In a major setback for the Iraqi government’s efforts to defend its hold on Ramadi, a critical regional capital, Islamic State group militants conquered the city’s government sector on Friday.

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BAGHDAD — In a major setback for the Iraqi government’s efforts to defend its hold on Ramadi, a critical regional capital, Islamic State group militants conquered the city’s government sector on Friday, raising their black flag over the main compound before setting fire to it, local officials said.

The new jihadi assault began under the cover of darkness late Thursday, leading with a wave of suicide attacks carried out by militants dressed in Iraqi army uniforms, their beards shaved and driving armored Humvees.

As fighters for the Islamic State group advanced on Friday, there were reports of mass executions. Sheikh Omar Shihan al-Alwani, a tribal leader whose men have been fighting the Islamic State group there, said that more than a dozen families had been killed in his area of Ramadi, and an estimated 50 policemen and tribal fighters.

Some pro-government forces were still reported to be fighting within the city late Friday, and it was too early to declare that the entire city had fallen. But the Islamic State advance put a major new twist in the long and roiling fight for control of the city, the capital of the sprawling western desert province of Anbar.

The jihadis’ gains also pose a critical test for the now-stalemated government effort to make gains against the Islamic State in a broader Anbar offensive.

Prime Minister Haider al-Abadi announced that effort last month in a moment of triumph, as a hybrid force of Shiite militias and government troops recaptured the city of Tikrit, north of Baghdad, from Islamic State fighters.

Al-Abadi and other government officials vowed they would retake Anbar from the militants before continuing a march north to liberate Mosul, the second-largest city in Iraq.

But the Anbar campaign has so far been ineffective, partly because of indecisiveness on the composition of the pro-government forces that would fight for the huge province.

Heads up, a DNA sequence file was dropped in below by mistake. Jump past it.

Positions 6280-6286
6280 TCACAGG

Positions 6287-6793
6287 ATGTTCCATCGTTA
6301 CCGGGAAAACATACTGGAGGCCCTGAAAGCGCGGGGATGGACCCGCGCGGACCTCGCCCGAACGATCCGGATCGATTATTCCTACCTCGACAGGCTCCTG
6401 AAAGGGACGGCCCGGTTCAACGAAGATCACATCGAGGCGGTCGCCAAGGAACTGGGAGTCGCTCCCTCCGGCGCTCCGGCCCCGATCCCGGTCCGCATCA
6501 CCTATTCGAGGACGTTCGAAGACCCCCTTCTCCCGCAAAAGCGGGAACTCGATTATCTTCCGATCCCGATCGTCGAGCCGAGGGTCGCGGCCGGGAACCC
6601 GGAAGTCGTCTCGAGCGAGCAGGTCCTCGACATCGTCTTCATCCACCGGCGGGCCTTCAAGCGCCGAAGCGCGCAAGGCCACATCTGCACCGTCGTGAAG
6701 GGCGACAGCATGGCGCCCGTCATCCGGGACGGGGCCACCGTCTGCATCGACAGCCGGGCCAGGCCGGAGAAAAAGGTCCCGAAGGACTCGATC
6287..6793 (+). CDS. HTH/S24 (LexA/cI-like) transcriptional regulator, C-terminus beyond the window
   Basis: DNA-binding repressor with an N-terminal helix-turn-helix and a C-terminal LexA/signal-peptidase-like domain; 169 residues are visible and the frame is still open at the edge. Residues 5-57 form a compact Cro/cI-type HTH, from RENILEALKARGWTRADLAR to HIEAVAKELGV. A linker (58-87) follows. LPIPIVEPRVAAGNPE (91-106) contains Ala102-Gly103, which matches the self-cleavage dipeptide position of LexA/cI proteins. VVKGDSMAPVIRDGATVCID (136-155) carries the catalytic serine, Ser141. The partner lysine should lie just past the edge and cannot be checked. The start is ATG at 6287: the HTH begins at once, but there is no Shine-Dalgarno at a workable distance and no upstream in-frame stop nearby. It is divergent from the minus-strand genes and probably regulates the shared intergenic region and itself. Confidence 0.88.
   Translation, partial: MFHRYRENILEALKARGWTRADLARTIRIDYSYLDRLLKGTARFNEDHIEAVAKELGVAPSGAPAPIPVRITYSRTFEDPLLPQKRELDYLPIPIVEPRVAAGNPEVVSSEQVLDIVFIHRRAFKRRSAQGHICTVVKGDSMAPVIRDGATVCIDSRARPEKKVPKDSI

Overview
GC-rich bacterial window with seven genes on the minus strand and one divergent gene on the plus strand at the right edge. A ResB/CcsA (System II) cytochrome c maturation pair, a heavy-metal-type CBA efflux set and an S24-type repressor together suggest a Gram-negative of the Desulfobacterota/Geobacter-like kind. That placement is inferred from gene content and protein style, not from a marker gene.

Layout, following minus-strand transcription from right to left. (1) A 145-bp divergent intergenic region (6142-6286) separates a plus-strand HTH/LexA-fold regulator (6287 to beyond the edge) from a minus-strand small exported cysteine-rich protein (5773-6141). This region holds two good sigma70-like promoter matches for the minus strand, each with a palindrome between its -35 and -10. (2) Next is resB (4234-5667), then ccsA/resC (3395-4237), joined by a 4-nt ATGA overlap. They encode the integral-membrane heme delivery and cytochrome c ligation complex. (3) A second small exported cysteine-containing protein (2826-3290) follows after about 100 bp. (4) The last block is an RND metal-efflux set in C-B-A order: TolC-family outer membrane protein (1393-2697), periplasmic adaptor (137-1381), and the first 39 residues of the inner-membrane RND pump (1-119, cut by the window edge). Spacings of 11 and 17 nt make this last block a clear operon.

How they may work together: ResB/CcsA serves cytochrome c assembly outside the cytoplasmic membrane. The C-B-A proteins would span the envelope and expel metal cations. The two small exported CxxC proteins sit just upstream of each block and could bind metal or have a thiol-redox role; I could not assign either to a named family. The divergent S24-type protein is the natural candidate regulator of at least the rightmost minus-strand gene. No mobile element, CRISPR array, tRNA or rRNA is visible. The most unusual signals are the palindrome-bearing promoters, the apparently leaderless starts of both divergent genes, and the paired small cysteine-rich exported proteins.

In Tikrit, Shiite militias, some aligned with Iran, were an essential force, along with U.S. air power. In Anbar, those militias are on the sidelines, partly because of fears that their involvement would inflame sectarian tensions and make matters worse. Some Anbar leaders have called for the militias to join anyway. But the most influential leaders in the province, along with U.S. officials, have urged that Shiite militiamen not take part.

Instead, the Americans have pushed the Iraqi government to arm and train local Sunni tribesmen to do the fighting themselves, in an effort similar to the U.S.-backed Awakening program of 2007, which paid tribesmen to switch sides and fight against al-Qaida in Iraq, the predecessor to the Islamic State.

Al-Abadi has committed to doing so, but very few Sunnis have actually been trained or armed — partly because of resistance from influential Shiite leaders who fear that doing so would, in effect, build a Sunni militia that would either sell its weapons to the Islamic State, also known as ISIS, or end up fighting against the government.

Sabah Karhut, the chairman of the Anbar Provincial Council, reached Friday by phone in Amman, Jordan, said that while some pro-government fighters were still resisting in Ramadi, “the city has fallen, militarily.”

He continued: “What happened in Ramadi today was because of a very well-planned operation launched by ISIS, and the lack of a clear strategy by the government, which led to the security collapse.”

Karhut blamed the government in Baghdad for ignoring the warnings of Anbar tribal leaders, and for being slow to arm local fighters. Even so, Karhut said that on Friday he was told by officials in Baghdad that a brigade of elite counterterror forces had been dispatched to Ramadi.

By Friday evening, battles were raging between pro-government forces and militants in several pockets of Ramadi. But one senior security official in the city said that 90 percent of the city was in Islamic State hands, and unless the government in Baghdad sent more reinforcements to the city it was likely to fall completely.